Westrom, Others Passionate About Statewide Smoking Ban; Want it to be a Priority in 2015

Share

KENTUCKY HEALTH NEWS | MELISSA PATRICK | DECEMBER 22, 2014

While the advocates of a statewide smoking ban might have been “preaching to the choir,” as one put it during a legislative committee meeting last week, they heard a passionate call to go out and persuade their fellow legislators to pass a smoking ban in the 2015 legislative session, or at least give it a vote on the floor of a chamber.

“Go to our members in leadership, both the majority and the minority, and tell them this needs to be a priority this year. We cannot afford to wait any longer,” Rep. Susan Westrom, D-Lexington, longtime sponsor of the House legislation, told the Interim Joint Committee on Health and Welfare. “It will have to begin with us here pressuring them to make sure that this is the No. 1 priority.”

Westrom said after the meeting, “There is a large increase in the number of people at the local level who support a statewide smoke-free law. Their soft speech has now turned into a roar.” Westrom has sponsored the legislation in the last four sessions. It came close to a floor vote in the full House last year, but has never gotten out of committee in the Senate, even though polling shows that 65 percent of Kentuckians support banning smoking in indoor public places.

Westrom said at a recent meeting of the Kentucky Chamber of Commerce, which supports the ban, that her main lobbying adversary is the Kentucky Farm Bureau Federation.

The chamber’s support was noted by board member Brent Cooper, president of C-Forward Inc., an information technology firm in Northern Kentucky. He said the law would help improve the health of Kentuckians, which would decrease the cost of insurance for businesses.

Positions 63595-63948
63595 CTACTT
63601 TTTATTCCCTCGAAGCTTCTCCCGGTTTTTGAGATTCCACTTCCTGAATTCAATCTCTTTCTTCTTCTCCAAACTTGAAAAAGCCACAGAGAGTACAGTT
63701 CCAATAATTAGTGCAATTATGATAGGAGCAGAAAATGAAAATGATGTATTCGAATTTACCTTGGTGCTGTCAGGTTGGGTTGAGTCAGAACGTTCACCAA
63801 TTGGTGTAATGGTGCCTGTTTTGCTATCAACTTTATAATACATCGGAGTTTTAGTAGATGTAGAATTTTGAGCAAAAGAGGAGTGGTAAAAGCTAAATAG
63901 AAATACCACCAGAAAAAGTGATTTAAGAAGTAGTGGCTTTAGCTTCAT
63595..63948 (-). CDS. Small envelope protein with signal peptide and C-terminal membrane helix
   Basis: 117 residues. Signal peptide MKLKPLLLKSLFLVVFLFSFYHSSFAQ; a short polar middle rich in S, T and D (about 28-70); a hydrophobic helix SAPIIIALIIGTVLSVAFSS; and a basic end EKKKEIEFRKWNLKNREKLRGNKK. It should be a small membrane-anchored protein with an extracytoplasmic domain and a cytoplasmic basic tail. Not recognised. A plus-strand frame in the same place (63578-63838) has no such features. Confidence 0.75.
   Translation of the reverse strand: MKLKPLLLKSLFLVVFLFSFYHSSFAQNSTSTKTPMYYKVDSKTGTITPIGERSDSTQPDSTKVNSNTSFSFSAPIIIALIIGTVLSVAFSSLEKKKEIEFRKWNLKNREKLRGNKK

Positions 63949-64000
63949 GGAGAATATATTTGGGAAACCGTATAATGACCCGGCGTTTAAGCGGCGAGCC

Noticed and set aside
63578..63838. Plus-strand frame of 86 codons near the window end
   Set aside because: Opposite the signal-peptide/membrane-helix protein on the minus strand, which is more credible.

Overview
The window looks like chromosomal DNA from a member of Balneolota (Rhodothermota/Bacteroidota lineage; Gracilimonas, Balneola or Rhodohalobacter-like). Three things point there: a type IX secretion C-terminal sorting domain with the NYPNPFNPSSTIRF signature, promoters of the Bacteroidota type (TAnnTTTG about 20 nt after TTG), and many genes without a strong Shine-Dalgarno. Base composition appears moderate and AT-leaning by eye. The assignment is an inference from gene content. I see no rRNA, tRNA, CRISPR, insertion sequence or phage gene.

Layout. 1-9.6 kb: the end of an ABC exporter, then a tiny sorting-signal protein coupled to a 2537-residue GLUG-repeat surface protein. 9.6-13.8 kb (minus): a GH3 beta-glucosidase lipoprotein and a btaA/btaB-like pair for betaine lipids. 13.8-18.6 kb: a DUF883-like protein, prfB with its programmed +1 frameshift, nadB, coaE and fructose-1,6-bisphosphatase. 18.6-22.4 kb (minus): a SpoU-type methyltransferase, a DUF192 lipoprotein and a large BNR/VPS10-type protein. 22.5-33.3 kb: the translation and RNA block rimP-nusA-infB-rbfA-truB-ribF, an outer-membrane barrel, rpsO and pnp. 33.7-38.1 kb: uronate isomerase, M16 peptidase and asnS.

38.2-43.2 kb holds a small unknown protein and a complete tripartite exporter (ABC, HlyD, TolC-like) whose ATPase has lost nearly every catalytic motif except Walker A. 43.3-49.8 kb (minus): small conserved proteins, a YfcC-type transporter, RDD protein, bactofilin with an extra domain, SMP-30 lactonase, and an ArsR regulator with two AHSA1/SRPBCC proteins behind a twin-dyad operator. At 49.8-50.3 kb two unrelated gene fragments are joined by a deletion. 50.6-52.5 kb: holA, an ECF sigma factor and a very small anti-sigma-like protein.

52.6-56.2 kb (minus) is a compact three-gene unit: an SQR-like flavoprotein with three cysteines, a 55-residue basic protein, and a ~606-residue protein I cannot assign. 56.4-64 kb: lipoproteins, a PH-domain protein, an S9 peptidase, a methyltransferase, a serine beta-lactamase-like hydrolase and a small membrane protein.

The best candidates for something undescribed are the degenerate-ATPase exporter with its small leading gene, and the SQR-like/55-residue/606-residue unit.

“For Businesses, that is one of the most compelling reasons to support the smoke-free law,” he said. “Most of my group is a relatively young, relatively healthy group and our insurance premiums went up 30 percent last year and we are facing a huge increase again this year. Why? Because we absorb the state of Kentucky now. We absorb all of the workers in the state of Kentucky and guess what, Kentucky is an unhealthy place,” forcing insurance rates up.

Cooper said some legislators who have told their constituents that they would not vote for a smoking ban may now feel differently, but don’t know how to tell them they have changed their mind. He said those legislators should educate their constituents.

“Convince them, show them the latest data,” he said. “Show them that blowing toxic fumes in somebodies face impacts their health. Convince them of that. Tell them it is the right thing to do.”

Wayne Meriweather, chief executive officer of Twin Lakes Regional Medical Center in Leitchfield, also representing the Kentucky Hospital Association, gave the legislators an arsenal of facts to educate with:

‣ 26.5 percent of Kentuckians smoke;
‣ Kentucky leads the nation in lung cancer and lung cancer deaths;
‣ Kentucky is the 47th unhealthiest state in the nation;
‣ Kentucky leads the nation in smoking;
‣ 7,900 Kentuckians die each year due to active smoking;
‣ 27 percent of Kentucky’s blue collar workers are exposed to second hand smoke at work;